The potential for a thermodynamic process to be reversed in time. Alternatively, a quantification of how far an irreversible process is from being reversible, which relies on a comparison to a corresponding theoretical reversible process.

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Hysteresis and dissipation

Hysteretic phenomena are often linked to dissipation. When there is an hysteresis loop, the dissipated energy can usually be computed as the area of the cycle. For example, in ferromagnetic ...
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1answer
191 views

Work done in adiabatic reversible process

I was solving a problem on turbine.the steam works on turbine adiabatic reversibly .Is change in enthalpy or is it change in internal energy which equal this work?
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4answers
103 views

Is it possible for a system to become irreversible?

Imagine a ball bouncing in a box for a long time. We know, there is a certain path it can go to bounce off infinitely (see the image). If it gets to this state, it will never be able to get back ...
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371 views

If entropy is a state function, then why is all the talk about reversible vs. irreversible processes?

So I'm preparing for my Thermodynamics undergrad exam, and I just can't wrap my head around the significance of reversibility vs. irreversibility of a process in relation to entropy. I mean if entropy ...
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3answers
94 views

What ds>dQ/T mean?

I read the derivation on page 216 over here: https://www3.nd.edu/~powers/ame.20231/notes.pdf First it considers an irreversible process between state 1 and 2 followed by a reversible process between ...
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50 views

Increase in entropy principle

If we consider a system to undergo an irreversible process from state 1 to state 2 and a reversible process from state 2 to state 1, then through Clausius inequality $\int_{1}^{2} \frac{\delta ...
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153 views

Reversible and Irreversible Process

I would like to ask a specific conceptual question which bothers me for quite some time! First of all i do know the difference in between reversible and irreversible processes. What is thought in ...
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5answers
526 views

Definition of entropy in thermodynamics

In most textbooks, the definition of entropy in reversible processes on a system $S$ is given simply as $$d S=\delta Q/T.$$ It seems to me this definition is insufficient since it does not specify ...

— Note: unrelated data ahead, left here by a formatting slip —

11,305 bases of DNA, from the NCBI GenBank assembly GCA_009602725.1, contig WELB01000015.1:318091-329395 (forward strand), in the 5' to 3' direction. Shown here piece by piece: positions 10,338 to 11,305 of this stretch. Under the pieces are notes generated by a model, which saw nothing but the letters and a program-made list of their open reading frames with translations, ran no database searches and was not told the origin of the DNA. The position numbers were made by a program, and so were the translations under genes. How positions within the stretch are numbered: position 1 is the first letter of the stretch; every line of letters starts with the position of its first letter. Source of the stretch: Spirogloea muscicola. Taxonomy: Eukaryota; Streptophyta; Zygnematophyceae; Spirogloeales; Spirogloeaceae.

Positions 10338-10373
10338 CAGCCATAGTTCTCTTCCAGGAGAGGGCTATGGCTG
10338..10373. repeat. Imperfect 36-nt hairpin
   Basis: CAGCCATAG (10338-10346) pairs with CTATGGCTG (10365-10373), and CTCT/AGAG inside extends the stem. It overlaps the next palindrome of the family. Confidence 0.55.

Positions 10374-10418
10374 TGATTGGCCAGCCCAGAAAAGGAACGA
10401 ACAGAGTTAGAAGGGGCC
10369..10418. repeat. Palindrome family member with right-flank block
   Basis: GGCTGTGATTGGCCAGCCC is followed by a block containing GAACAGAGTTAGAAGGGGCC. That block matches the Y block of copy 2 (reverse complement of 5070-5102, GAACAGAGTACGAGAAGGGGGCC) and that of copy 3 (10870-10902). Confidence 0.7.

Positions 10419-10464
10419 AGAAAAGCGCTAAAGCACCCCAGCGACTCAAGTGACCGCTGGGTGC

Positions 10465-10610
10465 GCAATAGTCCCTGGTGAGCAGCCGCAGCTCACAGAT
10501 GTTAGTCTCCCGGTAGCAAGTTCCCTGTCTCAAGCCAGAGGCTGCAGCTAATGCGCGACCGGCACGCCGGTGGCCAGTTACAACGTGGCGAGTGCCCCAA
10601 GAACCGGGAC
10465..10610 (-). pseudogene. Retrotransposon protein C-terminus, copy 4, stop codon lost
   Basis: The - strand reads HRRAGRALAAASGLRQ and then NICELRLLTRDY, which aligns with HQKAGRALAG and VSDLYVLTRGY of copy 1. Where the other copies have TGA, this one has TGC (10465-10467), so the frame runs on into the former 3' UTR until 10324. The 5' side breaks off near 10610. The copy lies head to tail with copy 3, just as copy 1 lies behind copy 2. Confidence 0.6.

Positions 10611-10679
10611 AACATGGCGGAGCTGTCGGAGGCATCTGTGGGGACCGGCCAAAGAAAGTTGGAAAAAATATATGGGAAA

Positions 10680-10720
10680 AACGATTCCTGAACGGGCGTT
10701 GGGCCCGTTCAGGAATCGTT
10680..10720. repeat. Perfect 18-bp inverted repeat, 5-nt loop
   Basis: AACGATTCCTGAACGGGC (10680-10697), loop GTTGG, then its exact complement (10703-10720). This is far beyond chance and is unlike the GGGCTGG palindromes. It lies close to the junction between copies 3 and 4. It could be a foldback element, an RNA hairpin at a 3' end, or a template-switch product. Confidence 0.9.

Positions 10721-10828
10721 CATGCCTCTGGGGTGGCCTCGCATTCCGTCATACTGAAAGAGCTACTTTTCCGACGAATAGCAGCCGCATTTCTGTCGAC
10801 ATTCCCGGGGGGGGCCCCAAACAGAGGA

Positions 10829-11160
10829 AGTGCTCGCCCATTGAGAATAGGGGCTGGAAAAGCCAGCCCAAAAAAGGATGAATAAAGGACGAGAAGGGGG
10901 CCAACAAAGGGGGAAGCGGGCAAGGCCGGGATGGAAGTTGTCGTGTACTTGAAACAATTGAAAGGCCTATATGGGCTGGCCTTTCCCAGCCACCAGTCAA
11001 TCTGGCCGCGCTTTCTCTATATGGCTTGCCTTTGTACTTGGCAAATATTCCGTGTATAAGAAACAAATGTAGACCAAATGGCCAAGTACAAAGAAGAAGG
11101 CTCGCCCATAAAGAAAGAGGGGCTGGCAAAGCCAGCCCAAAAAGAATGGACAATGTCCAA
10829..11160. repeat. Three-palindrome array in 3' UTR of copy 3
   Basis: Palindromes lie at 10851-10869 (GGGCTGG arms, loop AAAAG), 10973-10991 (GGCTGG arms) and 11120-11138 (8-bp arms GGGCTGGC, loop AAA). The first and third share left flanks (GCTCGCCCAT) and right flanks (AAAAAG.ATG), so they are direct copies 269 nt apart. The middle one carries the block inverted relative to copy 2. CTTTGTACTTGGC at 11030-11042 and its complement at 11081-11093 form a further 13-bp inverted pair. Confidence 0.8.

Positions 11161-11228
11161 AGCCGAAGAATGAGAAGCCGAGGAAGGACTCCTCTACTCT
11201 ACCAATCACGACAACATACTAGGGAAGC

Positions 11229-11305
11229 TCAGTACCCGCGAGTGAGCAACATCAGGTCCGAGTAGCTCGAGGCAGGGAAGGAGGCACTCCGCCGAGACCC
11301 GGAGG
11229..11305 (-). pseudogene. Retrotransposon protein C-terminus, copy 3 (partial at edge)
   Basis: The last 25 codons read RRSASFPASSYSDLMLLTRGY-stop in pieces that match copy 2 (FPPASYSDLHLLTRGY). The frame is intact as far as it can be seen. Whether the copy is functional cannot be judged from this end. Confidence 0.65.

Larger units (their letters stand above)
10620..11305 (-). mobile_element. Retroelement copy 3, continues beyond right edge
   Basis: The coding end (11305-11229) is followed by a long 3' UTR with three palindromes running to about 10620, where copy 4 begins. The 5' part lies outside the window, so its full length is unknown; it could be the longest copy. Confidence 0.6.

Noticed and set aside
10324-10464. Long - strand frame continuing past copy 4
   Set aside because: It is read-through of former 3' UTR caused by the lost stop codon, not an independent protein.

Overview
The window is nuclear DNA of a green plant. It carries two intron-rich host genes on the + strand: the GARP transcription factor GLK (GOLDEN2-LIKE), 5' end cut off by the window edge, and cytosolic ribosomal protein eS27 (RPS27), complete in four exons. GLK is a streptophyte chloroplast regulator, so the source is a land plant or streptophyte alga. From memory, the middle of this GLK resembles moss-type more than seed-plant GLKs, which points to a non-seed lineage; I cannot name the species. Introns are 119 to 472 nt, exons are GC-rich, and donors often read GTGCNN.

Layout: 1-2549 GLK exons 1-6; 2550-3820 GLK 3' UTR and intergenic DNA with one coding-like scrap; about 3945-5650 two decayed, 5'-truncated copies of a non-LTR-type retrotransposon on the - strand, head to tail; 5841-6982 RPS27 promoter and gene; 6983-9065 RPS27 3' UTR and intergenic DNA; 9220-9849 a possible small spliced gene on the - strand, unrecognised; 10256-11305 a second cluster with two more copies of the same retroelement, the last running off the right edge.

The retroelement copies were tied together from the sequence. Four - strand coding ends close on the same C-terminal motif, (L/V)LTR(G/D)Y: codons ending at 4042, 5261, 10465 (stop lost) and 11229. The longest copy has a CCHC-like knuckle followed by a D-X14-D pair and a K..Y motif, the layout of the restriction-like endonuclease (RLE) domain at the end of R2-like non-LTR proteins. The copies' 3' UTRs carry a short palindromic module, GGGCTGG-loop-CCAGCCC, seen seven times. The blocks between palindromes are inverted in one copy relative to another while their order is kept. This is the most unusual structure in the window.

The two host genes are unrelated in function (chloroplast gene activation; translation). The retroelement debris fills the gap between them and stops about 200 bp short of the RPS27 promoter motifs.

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0answers
17 views

T-Symmetry and spatial symmetry of a multivariate conserved quantity

Definition: A reversible system is defined to be any second-order system that is invariant under the map. $t \mapsto -t$ $y \mapsto -y$ Suppose there exists a multivariate function ...
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Why is heat transfer reversible when temperature difference is infinitesimal?

I don't understand why heat transfer from hot reservoir to the system is considered reversible in this case: $T_{reservoir}$ = $T_{system}$ + dT but it's considered irreversible in this case: ...
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3answers
242 views

Entropy change in an irreversible process between 2 equilibrium state

Calculating entropy change in an irreversible process between 2 states requires computing the change in entropy for any reversible process between the 2 same states, but why? If someone could provide ...
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1answer
2k views

Internal reversibility

The concept of reversibility always gives me a hard time.In a reversible process the change of entropy is zero. On the other hand for irreversible process it is not.But there comes another topic which ...
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1answer
167 views

Melting ice: reversible or irreversible?

I am looking into whether the melting of ice (or any substance for that matter) at constant pressure and temperature is reversible or irreversible. Different sources say different things, and it may ...
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1answer
52 views

Reversible process, equivalence of two definitions?

There are two common definitions of a reversible process: A reversible processes is quasistatic with no dissipation. And A process where an infinitesimal change in conditions would reverse ...
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3answers
239 views

Not Quasi-static, yet reversible process? Is this a valid example?

Imagine a gas (at room temp. and pressure) enclosed in a thermally insulating spherical container. At some instant, the container instantly expands symmetrically (radially outward) to, say, twenty ...
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1answer
41 views

Question about reversible heat engine efficiency

I have a question regarding heat engines that cropped up whilst I was doing a practice question. I will summarise the results I obtained for the previous parts of the question so as to save your time. ...
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2answers
63 views

What Feynman meant in description of reversible machine and levers